drwxr-xr-x   14 root     root          4096 Jan 28 09:52 etc
drwxr-xr-x    2 root     root          4096 Dec 26  2016 home
drwxr-xr-x    5 root     root          4096 Dec 26  2016 lib
drwxr-xr-x    5 root     root          4096 Dec 26  2016 media

When you executed the command docker run alpine, Docker looked for the image, did not find it, and then ran a docker pull behind the scenes to download the alpine image with the :latest tag.

When you run docker run alpine, you provided a command ls -l, so Docker started the command specified and you saw the listing of the alpine file system.

You can use the docker images command to see a list of all the cached images on your system:

$ docker images
REPOSITORY              TAG                 IMAGE ID            CREATED             VIRTUAL SIZE
alpine                  latest              c51f86c28340        4 weeks ago         1.109 MB
hello-world             latest              690ed74de00f        5 months ago        960 B

Images need to have an ENTRYPOINT set in their Dockerfile recipe in order for them to return a result when they are run. The hello-world image echos out the statement that it is present when it executes.

You can change the entrypoint of a container by making a statement after the repository/container_name:tag:

$ docker run alpine echo "Hello world"
Hello world

In this case, the Docker client dutifully ran the echo command in our alpine container and then exited. If you’ve noticed, all of that happened pretty quickly. Imagine booting up a virtual machine, running a command and then killing it. Now you know why they say containers are fast!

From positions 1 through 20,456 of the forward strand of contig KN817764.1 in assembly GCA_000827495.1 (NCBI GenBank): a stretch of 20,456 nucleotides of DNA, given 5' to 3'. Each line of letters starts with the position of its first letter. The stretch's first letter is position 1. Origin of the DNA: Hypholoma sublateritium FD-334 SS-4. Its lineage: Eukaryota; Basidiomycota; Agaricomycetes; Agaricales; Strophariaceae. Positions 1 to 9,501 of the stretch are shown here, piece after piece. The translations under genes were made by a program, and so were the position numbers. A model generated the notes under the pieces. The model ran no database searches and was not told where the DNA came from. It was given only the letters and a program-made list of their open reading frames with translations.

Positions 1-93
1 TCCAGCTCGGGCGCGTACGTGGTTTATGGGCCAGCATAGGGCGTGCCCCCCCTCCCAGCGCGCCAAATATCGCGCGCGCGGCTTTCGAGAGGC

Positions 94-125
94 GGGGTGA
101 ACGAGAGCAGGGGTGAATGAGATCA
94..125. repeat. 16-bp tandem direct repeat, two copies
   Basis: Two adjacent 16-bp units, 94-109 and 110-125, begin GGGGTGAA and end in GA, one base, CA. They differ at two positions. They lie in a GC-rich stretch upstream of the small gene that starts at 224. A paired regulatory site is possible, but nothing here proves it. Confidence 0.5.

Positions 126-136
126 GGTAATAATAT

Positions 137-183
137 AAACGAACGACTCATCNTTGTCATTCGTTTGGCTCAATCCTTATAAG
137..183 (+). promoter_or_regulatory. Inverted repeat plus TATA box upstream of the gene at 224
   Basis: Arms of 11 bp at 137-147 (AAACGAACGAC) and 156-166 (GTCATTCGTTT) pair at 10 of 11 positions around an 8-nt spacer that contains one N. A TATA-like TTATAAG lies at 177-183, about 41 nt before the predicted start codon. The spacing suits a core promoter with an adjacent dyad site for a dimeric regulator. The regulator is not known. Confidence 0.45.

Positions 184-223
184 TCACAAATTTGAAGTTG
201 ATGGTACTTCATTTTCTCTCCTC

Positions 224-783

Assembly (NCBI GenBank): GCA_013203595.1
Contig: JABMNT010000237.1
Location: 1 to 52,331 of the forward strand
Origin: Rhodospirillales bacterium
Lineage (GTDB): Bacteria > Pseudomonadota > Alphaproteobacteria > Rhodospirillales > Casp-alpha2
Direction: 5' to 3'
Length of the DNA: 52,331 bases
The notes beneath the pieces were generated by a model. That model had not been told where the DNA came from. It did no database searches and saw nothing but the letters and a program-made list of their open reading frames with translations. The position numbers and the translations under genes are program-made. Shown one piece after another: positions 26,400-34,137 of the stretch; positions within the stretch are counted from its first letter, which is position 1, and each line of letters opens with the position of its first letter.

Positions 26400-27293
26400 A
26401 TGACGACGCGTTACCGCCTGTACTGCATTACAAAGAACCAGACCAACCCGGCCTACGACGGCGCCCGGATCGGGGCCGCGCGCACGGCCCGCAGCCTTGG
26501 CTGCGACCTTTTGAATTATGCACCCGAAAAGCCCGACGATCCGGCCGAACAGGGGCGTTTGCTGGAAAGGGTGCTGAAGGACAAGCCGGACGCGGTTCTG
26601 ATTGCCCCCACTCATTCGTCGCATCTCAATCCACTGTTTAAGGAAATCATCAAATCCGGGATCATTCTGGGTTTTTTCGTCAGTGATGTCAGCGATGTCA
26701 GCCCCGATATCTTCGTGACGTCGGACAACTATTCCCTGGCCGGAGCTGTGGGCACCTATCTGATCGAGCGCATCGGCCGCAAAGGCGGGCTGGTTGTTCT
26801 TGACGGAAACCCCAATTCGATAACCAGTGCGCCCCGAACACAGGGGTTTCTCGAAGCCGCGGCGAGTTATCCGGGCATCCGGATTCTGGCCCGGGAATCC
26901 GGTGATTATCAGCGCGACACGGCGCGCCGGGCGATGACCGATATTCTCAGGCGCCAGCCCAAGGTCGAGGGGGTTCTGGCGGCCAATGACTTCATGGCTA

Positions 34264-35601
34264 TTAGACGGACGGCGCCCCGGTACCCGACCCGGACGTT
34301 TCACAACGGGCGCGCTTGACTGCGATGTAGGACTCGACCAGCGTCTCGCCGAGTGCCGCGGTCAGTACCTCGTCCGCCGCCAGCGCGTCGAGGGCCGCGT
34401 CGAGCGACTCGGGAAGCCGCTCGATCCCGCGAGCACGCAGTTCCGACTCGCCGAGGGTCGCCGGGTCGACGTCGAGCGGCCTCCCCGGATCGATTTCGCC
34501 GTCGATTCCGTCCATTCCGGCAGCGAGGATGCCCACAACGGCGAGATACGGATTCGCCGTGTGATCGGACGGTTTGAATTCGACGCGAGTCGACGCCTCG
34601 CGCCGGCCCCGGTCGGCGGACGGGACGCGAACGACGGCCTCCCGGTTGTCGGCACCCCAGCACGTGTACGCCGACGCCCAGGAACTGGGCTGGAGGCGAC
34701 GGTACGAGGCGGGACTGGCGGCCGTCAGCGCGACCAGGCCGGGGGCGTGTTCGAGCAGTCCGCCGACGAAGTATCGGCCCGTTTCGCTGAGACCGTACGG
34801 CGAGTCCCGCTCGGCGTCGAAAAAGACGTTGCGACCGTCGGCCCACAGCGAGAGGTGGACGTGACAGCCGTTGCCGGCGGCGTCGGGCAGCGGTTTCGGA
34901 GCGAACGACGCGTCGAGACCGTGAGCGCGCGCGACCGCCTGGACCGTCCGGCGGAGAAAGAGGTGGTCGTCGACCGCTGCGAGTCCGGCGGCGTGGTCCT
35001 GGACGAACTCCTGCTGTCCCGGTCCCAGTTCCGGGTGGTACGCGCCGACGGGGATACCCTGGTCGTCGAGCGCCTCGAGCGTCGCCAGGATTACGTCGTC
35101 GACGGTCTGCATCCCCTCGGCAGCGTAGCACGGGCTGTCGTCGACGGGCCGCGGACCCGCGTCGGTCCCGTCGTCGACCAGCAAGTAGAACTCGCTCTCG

Now it’s time to see the docker ps command which shows you all containers that are currently running.

$ docker ps
CONTAINER ID        IMAGE               COMMAND             CREATED             STATUS              PORTS               NAMES

Since no containers are running, you see a blank line. Let’s try a more useful variant: docker ps --all

$ docker ps --all
CONTAINER ID        IMAGE               COMMAND                  CREATED             STATUS                      PORTS               NAMES
36171a5da744        alpine              "/bin/sh"                5 minutes ago       Exited (0) 2 minutes ago                        fervent_newton
a6a9d46d0b2f        alpine             "echo 'hello from alp"    6 minutes ago       Exited (0) 6 minutes ago                        lonely_kilby
ff0a5c3750b9        alpine             "ls -l"                   8 minutes ago       Exited (0) 8 minutes ago                        elated_ramanujan
c317d0a9e3d2        hello-world         "/hello"                 34 seconds ago      Exited (0) 12 minutes ago                       stupefied_mcclintock

What you see above is a list of all containers that you ran. Notice that the STATUS column shows that these containers exited a few minutes ago.

Try another command, this time to access the container as a shell:

$ docker run alpine:latest sh

Wait, nothing happened! Is that a bug? Well, no.

The container will exit after running any scripted commands such as sh, unless they are run in an “interactive” terminal (TTY) - so for this example to not exit, you need to add the -i for interactive and -t for TTY. You can run them both in a single flag as -it, which is the more common way of adding the flag:

$ docker run -it alpine:latest sh
/ # ls
bin    dev    etc    home   lib    media  mnt    proc   root   run    sbin   srv    sys    tmp    usr    var
/ # uname -a
Linux de4bbc3eeaec 4.9.49-moby #1 SMP Wed Sep 27 23:17:17 UTC 2017 x86_64 Linux

The prompt should change to something more like / # `` -- You are now running a shell inside the container. Try out a few commands like ``ls -l, uname -a and others.

Exit out of the container by giving the exit command.

/ # exit